It takes just a glance, a minute of conversation, or a canceled meeting for your client to form an opinion. There are times when canceling a meeting is unavoidable. Maybe you accidentally double-book an appointment, or you get the flu.
Things come up. It’s a normal part of doing business. Almost everybody has to cancel meetings. But remember to do it in the right way. If you cancel a meeting without grace or tact, you risk losing business opportunities.
If you can’t avoid canceling a meeting, remember the following:
In a panel discussion titled Empathy in Business, Amplifier Ventures’ managing director Jonathan Aberman listed empathy, along with self-awareness, as the most important attributes of an entrepreneur.
Angel Cabrera, President of George Mason University, also cited empathy as one tool that enables a business to bring people together.
When you cancel a meeting, you want your clients to understand your situation. If they do, they’ll likely give you a chance to reschedule. Even if the client feels miffed, a reasonable explanation is likely to placate them. Let’s face it: canceling meetings is inconvenient and annoying for the other party. Especially when done close to the scheduled meeting date.
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When you cancel, you’re likely disrupting your client’s schedule. Put yourself in their shoes and visualize the situation from their perspective. How would you react to the same situation? A little empathy goes a long way.
As a general rule, cancel a meeting several days in advance. If you need to cancel the day or hours before, be transparent with your clients. They will understand if inclement weather, a delayed flight, or a family emergency will keep you from attending.
Especially if you’re the requesting party and need to cancel, it’s courteous to apologize. Instead of sending an email or text message, give the other person a call. That adds a personal touch. Your client may not religiously check email, and a text message may not reach him or her right away.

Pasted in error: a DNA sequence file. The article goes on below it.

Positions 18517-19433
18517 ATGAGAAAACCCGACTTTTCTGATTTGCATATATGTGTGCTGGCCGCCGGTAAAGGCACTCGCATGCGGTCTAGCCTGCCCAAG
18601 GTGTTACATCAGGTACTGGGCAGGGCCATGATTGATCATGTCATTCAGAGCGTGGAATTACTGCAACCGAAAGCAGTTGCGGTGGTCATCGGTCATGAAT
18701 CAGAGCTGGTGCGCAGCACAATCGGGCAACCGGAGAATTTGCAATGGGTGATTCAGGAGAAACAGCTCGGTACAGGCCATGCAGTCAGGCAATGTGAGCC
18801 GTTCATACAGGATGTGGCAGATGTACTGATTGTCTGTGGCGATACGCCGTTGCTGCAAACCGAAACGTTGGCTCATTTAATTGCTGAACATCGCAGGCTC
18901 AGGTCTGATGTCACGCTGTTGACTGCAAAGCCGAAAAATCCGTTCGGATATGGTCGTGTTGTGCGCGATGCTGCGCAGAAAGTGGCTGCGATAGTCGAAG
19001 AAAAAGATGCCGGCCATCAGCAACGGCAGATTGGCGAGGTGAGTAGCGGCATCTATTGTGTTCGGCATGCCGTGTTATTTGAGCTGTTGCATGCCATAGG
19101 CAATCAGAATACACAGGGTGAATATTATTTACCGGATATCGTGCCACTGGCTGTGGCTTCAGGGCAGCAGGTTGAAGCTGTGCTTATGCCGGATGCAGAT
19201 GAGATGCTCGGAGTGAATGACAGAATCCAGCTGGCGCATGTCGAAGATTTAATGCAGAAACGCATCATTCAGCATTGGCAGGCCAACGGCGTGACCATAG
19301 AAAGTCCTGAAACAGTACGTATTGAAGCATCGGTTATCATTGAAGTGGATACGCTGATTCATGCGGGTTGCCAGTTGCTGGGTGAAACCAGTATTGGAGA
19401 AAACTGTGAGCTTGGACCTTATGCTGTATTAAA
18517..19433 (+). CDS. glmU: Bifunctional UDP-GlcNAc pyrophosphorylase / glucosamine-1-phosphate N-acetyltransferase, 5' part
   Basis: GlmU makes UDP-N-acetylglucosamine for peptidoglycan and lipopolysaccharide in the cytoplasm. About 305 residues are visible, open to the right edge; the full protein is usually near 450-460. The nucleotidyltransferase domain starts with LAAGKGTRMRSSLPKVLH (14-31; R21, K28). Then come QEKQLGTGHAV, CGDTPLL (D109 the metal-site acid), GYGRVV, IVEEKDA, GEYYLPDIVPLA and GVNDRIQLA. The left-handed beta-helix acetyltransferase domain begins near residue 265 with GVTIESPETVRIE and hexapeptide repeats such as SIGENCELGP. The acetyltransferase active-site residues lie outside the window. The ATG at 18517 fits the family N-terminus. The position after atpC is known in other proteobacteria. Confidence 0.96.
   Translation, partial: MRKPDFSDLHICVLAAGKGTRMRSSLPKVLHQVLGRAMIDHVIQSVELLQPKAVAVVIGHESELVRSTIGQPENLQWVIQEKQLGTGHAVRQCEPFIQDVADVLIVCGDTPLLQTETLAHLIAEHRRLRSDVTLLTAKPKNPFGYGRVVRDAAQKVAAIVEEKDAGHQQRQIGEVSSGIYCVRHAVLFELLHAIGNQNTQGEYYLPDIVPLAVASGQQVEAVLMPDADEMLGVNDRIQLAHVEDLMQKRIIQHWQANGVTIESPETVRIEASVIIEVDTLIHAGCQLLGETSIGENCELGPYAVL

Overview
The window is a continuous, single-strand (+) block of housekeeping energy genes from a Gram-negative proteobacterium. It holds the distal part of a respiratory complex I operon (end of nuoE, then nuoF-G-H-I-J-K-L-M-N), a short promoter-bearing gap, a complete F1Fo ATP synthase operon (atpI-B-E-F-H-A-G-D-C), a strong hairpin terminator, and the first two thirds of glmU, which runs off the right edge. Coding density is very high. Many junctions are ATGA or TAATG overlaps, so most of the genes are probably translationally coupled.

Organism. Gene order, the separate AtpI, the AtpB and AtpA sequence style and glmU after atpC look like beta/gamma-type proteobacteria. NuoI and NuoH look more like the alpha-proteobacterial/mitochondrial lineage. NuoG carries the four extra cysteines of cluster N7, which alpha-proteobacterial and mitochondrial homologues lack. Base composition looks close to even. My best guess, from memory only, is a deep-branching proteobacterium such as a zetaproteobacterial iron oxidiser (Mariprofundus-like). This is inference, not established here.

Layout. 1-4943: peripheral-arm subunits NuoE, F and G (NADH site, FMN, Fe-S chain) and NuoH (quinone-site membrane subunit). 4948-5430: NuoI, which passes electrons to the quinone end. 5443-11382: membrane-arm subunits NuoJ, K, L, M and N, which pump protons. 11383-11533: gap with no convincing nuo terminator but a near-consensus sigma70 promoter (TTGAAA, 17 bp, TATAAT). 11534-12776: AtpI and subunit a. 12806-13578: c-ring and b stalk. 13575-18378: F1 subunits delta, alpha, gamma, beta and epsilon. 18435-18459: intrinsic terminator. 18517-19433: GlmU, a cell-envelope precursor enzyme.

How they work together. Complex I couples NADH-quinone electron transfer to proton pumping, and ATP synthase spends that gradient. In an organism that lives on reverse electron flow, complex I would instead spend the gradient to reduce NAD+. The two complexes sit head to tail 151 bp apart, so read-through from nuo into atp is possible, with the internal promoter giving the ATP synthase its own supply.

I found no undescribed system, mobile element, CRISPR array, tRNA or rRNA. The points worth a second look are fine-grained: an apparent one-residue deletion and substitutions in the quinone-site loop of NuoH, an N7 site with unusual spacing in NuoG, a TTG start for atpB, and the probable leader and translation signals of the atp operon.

A phone call also allows you the opportunity to convey how sorry you are to cancel. It also gives you a chance to reschedule. Always start your phone call by asking the client if it’s a good time to talk. They may be attending to something important, and you need to be sensitive to that. If the client asks that you call back, then, by all means, call back.
If you call and the client doesn’t answer, leave a voicemail. It’s also a good idea to try and talk to someone who can pass along your message. At this stage, you may also send a personal apology email and a request for a new meeting date and time.
Keep your apology humble, sincere, and professional. Apologize for the turn of events but don’t linger on the subject. Focus on rescheduling so both you and your client can get back to business.
Don’t lie. If your client suspects dishonesty, that hurts the business relationship you’ve built. Tell your client the real reason you need to cancel. That boosts your chances of getting a reschedule. When you state your reason, be concise and direct about it.
For example, you might say, “I’m really sorry, Mark, but I’m going to have to cancel our appointment. I’ve accidentally double-booked our time with another client.” If your reason is personal, there’s no need to divulge the specifics. It’s fine to say you have a “family conflict,” or other generalization that describes your situation.
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When rescheduling a meeting
The proper way to ask for a meeting reschedule depends on how close to the appointment day or time you need to cancel. According to Mark Suster, a partner at Upfront Investments, when you cancel and reschedule a few days in advance, a personal email is usually acceptable.
It cannot be emphasized enough. If you need to cancel a meeting the day before or on the day of the meeting, the reason must be compelling. A phone call is also appropriate in this case. If they agree to a reschedule, you can offer to meet the client at their own office. This saves them the trouble of traveling to your office.
When requesting a reschedule an hour before the meeting, according to Suster, “the sky better be falling.” Otherwise, you risk damaging your relationship. Particularly if you can’t reach anybody to cancel the meeting.
If you miss the rescheduled appointment, think twice about requesting a second one. That can get pretty exasperating on the client’s end. If the meeting is vital to your business, Suster suggests sending an apology note together with sweets to the client’s office. If it’s a lunch meeting, volunteer to foot the bill. These and other similar gestures can help restore their trust.
People cancel meetings all the time – and often, for reasons beyond their control. While that may be the case, the fact remains that you’re inconveniencing others. Remember to apologize, be courteous, and make amends when canceling a meeting. These just might earn their goodwill back and agree to meet with you another time.